Practicing mindfulness, meditation, or journaling are also helpful strategies, Frampton said.

“Something that’s really helped as far as the pandemic goes, is I keep in good touch with several friends … and just checking in and saying, ‘Hey, you know, how are you doing right now?,’” Renfeldt said.

Today, Renfeld is determined to care for her new heart and enjoy life with her three daughters.

“Before my feet hit the floor every morning, I think of how grateful I am for… oh, goodness, just being here,” she said. “[I’m] so grateful to my donor. I realize that’s the greatest gift anybody could receive and I would hope that I am living a life that that person would be proud of.”

She encourages other women to not delay seeking care if they think something is wrong.

“Don’t leave the office until you feel heard, because I think sometimes we just… sweep it under the rug and think that maybe we are the crazy ones,” she said.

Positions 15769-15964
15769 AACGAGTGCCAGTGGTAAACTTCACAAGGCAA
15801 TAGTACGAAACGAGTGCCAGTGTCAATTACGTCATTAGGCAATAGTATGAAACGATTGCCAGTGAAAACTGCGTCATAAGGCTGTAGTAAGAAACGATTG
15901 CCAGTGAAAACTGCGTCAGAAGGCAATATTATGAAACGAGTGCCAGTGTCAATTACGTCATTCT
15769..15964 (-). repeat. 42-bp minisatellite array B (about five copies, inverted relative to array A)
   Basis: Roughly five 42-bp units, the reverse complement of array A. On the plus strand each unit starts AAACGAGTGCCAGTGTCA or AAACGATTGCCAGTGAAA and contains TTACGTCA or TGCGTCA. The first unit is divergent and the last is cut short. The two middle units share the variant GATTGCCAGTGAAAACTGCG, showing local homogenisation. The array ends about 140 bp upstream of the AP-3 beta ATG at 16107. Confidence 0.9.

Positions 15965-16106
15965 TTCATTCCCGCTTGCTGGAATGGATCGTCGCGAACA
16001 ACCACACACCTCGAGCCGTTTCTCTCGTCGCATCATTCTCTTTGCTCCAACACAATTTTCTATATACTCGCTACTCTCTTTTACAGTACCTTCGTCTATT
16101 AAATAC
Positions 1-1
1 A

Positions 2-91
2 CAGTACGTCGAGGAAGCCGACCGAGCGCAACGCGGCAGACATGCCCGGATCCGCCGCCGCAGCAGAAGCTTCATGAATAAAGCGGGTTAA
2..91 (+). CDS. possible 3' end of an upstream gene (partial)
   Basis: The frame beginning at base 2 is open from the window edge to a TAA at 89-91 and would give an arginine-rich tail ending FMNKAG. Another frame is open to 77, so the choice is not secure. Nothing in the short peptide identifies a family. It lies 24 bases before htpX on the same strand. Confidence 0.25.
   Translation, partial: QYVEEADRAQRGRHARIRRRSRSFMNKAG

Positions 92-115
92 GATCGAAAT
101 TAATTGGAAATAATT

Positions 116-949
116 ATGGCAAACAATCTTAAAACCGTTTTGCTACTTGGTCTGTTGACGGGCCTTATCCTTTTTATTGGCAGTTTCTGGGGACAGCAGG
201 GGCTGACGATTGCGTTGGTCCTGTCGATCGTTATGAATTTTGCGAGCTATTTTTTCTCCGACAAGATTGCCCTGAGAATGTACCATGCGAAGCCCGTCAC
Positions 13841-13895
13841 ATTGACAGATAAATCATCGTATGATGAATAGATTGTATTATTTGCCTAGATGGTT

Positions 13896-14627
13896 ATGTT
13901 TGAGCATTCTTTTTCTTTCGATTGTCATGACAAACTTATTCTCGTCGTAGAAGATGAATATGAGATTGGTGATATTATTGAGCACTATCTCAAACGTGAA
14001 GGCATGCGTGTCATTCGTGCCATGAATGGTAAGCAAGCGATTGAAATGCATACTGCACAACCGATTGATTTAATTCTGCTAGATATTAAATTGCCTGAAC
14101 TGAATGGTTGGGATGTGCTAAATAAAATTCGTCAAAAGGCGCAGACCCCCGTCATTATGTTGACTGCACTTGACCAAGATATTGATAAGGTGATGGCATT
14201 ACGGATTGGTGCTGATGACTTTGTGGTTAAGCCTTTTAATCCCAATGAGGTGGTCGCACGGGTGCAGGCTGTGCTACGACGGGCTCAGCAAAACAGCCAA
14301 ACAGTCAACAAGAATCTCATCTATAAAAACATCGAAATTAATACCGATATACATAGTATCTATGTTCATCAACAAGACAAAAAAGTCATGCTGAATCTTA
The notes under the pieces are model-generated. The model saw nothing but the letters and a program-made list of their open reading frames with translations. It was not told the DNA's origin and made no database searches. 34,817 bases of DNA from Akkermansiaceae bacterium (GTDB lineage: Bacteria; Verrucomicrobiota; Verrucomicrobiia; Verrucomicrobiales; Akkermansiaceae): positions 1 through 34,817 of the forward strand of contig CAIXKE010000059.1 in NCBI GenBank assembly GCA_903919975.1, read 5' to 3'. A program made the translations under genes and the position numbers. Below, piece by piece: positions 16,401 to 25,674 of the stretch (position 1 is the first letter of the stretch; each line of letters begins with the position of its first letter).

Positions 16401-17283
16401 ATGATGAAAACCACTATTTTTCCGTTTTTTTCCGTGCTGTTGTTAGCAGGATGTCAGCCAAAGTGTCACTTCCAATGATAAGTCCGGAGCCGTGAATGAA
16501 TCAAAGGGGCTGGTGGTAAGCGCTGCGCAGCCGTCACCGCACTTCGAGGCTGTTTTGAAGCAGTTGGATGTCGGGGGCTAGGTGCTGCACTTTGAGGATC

Jessica Renfeldt has made an effort to spend five days a week exercising since she received her new heart last October. In addition to strength and cardio training, Renfeldt tries to get outside as much as possible to fly fish and hike. Photo Courtesy of Jessica Renfeldt

Though women often wear many hats as caregivers for their family in addition to work and other responsibilities, Frampton says it’s crucial for women to put their needs first.

“You got to take care of yourself or you can’t take care of anybody,” she said.